From US Prison Culture
It’s worth remembering given how much the F.B.I. has been in the news this week regarding the Petraeus sex scandal that the organization used to routinely assassinate American citizens…
On Saturday, I led a bus tour in partnership with my friend Mia Henry of Freedom Lifted, LLC. One of our stops was the People’s Law Office where we were privileged to spend time listening to the great Flint Taylor. Flint shared his recollections of Chicago Black Panther leader Fred Hampton and also gave us some history about the Chicago Police Torture cases. I am so grateful to have been able to learn from Flint. This visit was a timely one because in just a couple of weeks, it will be the 43rd anniversary of the assassination of Fred Hampton.
On December 4, 1969, Fred Hampton was murdered while he was sleeping in his bed. He was shot in the arm, shoulder, and twice through the head. He was just 21 years old. Mark Clark was also killed that morning. Right after the shootings, State’s Attorney Hanrahan called a press conference where he announced that the Black Panthers had organized a “vicious, unprovoked attack” on the police who had appeared at an apartment at 4:45 that morning to supposedly search for illegal weapons. Seven survivors of the targeted murder, including Hampton’s fiance Deborah Johnson who was 8 months pregnant, were arrested and charged with attempted murder. After 13 years of litigation, Flint Taylor, Jeffrey Haas, and other lawyers at the People’s Law Office were able to prove that the shootings were actually assassinations organized by the F.B.I. as part of its Cointelpro program.
The following excerpts, collected by Henry Hampton and Steve Fayer for the Eyes on the Prize documentary series, feature Deborah Johnson recounting the shootings that killed Fred Hampton.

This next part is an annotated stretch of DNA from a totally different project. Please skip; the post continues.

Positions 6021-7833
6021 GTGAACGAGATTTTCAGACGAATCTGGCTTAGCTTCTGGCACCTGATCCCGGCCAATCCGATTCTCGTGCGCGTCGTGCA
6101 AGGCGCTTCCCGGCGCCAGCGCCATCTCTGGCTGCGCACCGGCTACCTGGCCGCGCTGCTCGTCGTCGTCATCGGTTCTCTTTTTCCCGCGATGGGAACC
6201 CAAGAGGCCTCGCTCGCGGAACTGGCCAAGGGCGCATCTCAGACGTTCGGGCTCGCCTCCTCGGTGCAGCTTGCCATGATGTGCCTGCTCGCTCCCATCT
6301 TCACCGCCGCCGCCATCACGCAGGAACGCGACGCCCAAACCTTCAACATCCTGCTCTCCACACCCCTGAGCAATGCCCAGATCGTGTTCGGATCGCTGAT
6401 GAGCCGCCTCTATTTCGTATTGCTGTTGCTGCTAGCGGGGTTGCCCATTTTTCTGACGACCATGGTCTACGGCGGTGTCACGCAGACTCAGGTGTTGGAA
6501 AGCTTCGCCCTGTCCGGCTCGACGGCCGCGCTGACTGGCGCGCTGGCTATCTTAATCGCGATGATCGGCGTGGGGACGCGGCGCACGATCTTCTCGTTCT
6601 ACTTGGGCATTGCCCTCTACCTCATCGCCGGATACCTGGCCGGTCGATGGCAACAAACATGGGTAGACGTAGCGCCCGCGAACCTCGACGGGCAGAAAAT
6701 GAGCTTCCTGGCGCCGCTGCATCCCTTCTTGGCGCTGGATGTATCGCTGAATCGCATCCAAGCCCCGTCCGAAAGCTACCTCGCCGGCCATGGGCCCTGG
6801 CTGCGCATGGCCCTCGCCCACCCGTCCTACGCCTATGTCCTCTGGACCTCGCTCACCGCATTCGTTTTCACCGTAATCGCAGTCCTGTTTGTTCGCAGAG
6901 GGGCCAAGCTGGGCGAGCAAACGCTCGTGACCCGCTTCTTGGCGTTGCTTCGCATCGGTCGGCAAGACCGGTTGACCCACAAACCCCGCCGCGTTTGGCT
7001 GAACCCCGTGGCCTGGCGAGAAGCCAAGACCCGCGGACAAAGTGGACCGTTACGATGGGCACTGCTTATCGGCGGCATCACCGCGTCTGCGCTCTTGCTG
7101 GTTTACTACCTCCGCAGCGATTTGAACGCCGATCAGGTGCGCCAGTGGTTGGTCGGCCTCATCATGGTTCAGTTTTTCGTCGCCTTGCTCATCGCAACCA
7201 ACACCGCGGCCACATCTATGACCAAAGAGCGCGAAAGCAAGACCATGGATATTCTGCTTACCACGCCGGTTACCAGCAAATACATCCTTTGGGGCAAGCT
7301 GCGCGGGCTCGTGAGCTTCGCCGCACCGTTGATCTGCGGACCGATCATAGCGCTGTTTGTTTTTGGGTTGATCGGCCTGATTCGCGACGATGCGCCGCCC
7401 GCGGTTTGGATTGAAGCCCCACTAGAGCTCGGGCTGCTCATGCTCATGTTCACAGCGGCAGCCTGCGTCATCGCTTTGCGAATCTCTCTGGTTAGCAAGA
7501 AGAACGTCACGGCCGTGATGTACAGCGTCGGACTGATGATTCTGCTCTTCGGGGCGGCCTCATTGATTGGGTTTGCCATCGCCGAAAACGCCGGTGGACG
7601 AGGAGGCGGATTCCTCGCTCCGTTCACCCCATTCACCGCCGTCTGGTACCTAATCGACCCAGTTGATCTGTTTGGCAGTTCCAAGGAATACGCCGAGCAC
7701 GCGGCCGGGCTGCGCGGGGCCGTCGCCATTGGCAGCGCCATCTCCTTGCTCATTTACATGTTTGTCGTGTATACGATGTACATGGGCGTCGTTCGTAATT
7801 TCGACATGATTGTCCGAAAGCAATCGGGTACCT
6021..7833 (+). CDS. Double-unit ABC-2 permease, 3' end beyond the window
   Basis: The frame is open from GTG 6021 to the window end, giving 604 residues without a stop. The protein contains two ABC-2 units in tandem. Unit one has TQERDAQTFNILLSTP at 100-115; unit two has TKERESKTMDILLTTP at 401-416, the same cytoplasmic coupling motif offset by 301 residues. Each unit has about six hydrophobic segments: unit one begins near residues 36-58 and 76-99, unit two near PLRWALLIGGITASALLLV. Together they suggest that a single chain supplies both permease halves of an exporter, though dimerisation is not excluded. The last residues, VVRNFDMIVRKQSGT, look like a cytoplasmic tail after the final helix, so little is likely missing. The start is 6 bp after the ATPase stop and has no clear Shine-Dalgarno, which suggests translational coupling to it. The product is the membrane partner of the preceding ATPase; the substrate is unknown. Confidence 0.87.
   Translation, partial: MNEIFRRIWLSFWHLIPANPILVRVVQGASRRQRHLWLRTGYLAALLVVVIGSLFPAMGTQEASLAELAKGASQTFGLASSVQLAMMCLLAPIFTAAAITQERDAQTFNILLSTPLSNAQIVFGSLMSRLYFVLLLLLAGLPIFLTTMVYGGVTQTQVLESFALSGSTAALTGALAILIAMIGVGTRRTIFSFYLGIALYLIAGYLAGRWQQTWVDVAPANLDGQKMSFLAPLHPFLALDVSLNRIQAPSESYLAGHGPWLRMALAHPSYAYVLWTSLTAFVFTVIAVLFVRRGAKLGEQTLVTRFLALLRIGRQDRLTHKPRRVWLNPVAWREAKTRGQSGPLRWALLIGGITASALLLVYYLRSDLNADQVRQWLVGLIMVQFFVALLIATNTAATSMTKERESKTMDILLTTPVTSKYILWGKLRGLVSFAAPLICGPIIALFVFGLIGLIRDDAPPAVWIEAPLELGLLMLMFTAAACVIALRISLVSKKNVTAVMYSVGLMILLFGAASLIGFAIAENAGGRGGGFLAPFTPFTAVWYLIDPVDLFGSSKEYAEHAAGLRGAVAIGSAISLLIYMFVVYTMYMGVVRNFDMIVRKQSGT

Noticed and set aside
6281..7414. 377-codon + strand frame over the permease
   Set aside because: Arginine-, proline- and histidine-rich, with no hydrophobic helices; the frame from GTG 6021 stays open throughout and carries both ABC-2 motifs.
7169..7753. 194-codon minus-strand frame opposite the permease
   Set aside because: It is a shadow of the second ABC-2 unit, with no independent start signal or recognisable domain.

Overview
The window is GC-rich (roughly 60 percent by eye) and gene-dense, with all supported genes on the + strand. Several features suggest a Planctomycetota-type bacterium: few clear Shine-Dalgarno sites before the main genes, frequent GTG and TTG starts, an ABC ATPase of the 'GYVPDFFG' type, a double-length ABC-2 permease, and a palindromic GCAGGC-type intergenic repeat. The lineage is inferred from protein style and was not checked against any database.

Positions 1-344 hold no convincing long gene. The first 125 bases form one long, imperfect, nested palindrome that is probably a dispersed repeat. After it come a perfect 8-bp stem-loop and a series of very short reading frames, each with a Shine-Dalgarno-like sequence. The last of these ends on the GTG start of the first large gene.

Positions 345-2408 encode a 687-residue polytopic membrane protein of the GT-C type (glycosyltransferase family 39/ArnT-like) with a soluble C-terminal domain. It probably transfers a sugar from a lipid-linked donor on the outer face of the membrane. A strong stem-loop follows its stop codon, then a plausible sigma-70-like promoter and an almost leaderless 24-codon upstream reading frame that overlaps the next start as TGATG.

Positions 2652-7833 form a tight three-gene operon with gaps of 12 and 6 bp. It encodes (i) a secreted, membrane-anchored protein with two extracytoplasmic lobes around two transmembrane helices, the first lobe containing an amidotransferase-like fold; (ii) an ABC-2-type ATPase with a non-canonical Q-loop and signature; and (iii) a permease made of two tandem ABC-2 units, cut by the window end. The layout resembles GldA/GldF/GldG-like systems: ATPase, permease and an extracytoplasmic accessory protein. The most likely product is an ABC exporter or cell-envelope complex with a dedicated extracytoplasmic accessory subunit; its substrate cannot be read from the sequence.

“The first thing that I remember after Fred and I had went to sleep was being awakened by somebody shaking Fred while we were laying in bed. Saying, “Chairman, Chairman, wake up! The pigs are vamping. The pigs are vamping.” About the same time, I looked up and I saw what appeared to be flashes of light going across the entranceway to the back bedroom. It looked like a million flashes of light, because the apartment was pretty much dark. I rolled over to Fred — he sill hadn’t moved at this point, as I recall — and then slid down to Fred’s right side, so that put me closest to the wall in the bedroom […]
Someone else was in the room with me and kept yelling out, “Stop shooting, stop shooting, we have a pregnant sister in here.” Eventually the shooting stopped and they said we could come out. I remember crossing over Fred and telling myself over and over. Be real careful. Don’t stumble, they’ll try to shoot you. Just be real calm. Watch how you walk. Keep your hands up. Don’t reach for anything. Don’t even try to close your robe.
I’m walking out of the bedroom, there are two lines of policemen that I have to walk through on my right and my left. I remember focusing on their badge numbers and their faces. Saying them over and over in my head, so I wouldn’t forget. As I walked through these two lines of policemen, on of them grabbed my robe and opened it and said, “Well, what do you know, we have a broad here.” Another policeman grabbed me by the hair and pretty much just shoved me — I had more hair then — into the kitchen area. It was very cold that might. I guess that it snowed. The back door was open. Some people were on the floor in the kitchen.
I heard a voice come from the dining room area. Someone said, “He’s barely alive. He’ll barely make it.” The shooting, I heard some shooting start again.”
You can actually hear Deborah Johnson and also Flint Taylor speak about the murder of Fred Hampton in this episode of Eyes of the Prize below: